I honestly believe there is enough money in the Kingdom of God to serve the purposes of God. However, sometimes the problem is that those who have more (me included) are concerned about equality rather than equity and so lose perspective and stop caring properly for their less fortunate brothers and sisters. I find that I need to ask myself, “If I really cared would I spend that money in that way? Would I give more generously if I was really convinced those people are my ‘real’ brother and sister?”
1-2 “God’s kingdom is like an estate manager who went out early in the morning to hire workers for his vineyard. They agreed on a wage of a dollar a day, and went to work.
3-5 “Later, about nine o’clock, the manager saw some other men hanging around the town square unemployed. He told them to go to work in his vineyard and he would pay them a fair wage. They went.
5-6 “He did the same thing at noon, and again at three o’clock. At five o’clock he went back and found still others standing around. He said, ‘Why are you standing around all day doing nothing?’
7 “They said, ‘Because no one hired us.’
“He told them to go to work in his vineyard.
8 “When the day’s work was over, the owner of the vineyard instructed his foreman, ‘Call the workers in and pay them their wages. Start with the last hired and go on to the first.’
9-12 “Those hired at five o’clock came up and were each given a dollar. When those who were hired first saw that, they assumed they would get far more. But they got the same, each of them one dollar. Taking the dollar, they groused angrily to the manager, ‘These last workers put in only one easy hour, and you just made them equal to us, who slaved all day under a scorching sun.’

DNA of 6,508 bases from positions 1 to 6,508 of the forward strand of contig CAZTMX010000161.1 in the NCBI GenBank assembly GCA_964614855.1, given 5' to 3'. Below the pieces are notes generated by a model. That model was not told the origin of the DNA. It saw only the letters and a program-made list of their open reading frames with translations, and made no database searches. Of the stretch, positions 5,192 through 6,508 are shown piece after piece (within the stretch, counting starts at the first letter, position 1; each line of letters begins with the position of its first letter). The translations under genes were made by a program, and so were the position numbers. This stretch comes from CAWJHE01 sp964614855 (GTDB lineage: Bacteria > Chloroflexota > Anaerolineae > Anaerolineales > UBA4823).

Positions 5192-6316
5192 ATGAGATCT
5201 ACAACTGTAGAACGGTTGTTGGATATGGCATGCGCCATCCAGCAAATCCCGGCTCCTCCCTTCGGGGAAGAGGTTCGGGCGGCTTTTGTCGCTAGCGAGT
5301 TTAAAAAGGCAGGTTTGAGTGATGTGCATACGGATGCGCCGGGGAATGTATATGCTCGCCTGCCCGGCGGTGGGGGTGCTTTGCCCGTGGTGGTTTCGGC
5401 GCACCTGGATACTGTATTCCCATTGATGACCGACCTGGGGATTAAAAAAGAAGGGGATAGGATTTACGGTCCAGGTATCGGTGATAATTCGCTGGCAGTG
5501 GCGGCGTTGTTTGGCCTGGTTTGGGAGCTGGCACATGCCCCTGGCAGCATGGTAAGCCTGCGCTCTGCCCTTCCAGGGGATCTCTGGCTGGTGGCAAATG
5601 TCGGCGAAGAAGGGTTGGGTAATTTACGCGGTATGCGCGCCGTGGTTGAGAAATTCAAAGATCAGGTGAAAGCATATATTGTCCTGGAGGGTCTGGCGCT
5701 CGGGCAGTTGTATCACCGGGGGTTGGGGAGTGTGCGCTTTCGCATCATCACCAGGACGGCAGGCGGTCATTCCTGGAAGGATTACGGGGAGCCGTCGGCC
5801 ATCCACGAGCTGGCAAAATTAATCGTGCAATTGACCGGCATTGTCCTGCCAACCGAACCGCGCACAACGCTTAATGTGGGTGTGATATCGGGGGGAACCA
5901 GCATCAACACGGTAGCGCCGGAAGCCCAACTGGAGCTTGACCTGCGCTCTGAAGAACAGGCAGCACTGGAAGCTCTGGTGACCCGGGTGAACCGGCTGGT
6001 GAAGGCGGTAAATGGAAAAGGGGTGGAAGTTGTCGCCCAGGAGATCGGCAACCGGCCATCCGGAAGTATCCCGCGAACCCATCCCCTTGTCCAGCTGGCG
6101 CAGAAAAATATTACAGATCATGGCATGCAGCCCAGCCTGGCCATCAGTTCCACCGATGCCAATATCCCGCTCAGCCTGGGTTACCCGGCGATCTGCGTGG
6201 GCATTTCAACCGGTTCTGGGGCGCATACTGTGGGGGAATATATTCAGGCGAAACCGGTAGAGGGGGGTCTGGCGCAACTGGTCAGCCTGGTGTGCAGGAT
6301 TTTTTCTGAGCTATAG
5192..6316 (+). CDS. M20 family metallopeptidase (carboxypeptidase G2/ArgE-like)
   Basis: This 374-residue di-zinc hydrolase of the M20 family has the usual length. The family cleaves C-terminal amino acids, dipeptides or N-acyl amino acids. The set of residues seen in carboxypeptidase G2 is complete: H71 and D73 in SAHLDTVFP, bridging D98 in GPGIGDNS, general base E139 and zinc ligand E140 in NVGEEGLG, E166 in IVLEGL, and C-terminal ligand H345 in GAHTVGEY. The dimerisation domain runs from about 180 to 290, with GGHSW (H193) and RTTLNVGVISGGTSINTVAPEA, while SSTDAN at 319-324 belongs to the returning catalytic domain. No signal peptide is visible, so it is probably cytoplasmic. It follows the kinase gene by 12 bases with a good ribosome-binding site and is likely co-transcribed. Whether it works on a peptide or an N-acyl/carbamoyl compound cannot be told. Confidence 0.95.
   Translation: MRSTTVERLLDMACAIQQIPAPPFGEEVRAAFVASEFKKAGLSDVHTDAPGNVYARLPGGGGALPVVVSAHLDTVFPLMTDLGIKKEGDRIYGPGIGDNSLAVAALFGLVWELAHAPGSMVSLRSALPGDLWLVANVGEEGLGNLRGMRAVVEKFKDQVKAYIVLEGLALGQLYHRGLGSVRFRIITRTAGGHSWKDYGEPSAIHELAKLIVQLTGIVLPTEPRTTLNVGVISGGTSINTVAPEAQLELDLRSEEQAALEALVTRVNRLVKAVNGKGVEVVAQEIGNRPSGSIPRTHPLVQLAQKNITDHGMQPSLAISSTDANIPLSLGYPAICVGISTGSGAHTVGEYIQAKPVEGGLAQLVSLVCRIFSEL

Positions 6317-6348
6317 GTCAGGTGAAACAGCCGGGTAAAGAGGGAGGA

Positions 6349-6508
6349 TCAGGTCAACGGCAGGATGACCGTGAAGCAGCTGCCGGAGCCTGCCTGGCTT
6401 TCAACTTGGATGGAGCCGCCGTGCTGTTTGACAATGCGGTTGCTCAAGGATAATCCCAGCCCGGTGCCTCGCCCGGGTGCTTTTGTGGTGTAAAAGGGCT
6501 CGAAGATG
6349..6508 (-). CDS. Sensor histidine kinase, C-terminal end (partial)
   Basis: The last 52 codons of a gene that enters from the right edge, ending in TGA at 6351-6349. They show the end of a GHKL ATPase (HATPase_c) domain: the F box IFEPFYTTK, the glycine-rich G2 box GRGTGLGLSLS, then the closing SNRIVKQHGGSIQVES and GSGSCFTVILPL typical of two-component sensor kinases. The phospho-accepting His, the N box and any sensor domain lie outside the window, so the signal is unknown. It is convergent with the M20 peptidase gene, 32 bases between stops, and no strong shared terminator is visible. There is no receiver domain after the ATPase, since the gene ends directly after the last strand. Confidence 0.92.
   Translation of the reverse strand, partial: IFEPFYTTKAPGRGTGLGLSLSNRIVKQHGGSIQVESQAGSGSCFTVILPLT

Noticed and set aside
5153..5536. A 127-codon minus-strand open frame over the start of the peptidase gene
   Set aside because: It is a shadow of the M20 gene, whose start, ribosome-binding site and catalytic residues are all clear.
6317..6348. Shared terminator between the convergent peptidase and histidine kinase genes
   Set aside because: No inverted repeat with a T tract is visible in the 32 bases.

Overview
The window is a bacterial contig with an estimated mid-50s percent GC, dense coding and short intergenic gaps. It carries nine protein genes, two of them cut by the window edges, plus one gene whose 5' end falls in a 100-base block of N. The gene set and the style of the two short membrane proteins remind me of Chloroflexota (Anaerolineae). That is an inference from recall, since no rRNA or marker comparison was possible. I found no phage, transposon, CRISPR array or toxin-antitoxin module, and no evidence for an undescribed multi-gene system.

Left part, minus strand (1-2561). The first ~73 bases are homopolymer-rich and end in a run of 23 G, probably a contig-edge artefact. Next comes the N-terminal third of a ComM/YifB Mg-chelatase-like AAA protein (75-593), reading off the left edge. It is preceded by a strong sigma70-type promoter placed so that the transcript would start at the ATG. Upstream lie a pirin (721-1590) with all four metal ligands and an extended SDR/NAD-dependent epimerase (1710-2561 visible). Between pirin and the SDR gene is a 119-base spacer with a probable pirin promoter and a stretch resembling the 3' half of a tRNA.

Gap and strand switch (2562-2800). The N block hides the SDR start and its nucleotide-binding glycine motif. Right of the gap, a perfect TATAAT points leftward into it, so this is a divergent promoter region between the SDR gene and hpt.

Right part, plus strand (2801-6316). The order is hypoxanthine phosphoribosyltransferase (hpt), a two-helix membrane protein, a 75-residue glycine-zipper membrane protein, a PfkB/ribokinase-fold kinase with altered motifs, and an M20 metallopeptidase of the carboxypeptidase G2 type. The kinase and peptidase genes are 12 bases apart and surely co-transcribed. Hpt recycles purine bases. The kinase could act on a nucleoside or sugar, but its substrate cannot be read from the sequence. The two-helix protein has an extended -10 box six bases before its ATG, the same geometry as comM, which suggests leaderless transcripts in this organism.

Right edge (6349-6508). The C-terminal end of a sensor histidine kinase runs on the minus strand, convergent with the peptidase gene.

13-15 “He replied to the one speaking for the rest, ‘Friend, I haven’t been unfair. We agreed on the wage of a dollar, didn’t we? So take it and go. I decided to give to the one who came last the same as you. Can’t I do what I want with my own money? Are you going to get stingy because I am generous?’
16 “Here it is again, the Great Reversal: many of the first ending up last, and the last first.”
You are required to complete two papers for this course: choose one option from the research paper category and one from the biblical perspective category.
For each option the paper should be approximately 750 words (+/- 10%) excluding bibliography, footnotes, cover page etc.). A word count MUST be included.
Research paper (10%)
Students may select one of the assignments below to complete as your research paper.
- Discuss, and argue for or against, one of the following positions…
- Christians should not participate in any form of war.
Abortion is never permissible for a Christian.
Christians should never ever tell a lie.
Christians should not drink alcohol
DUE DATE: JULY 30TH, 10.10AM
Biblical perspective paper (15%)
- Write a summary paper on what the Bible says about…
Caring for the planet Earth
DUE DATE: SEPTEMBER 10TH, 10.10AM
I am an introvert.
Church is not made for introverts – in fact much of church life is an assault on my introversion.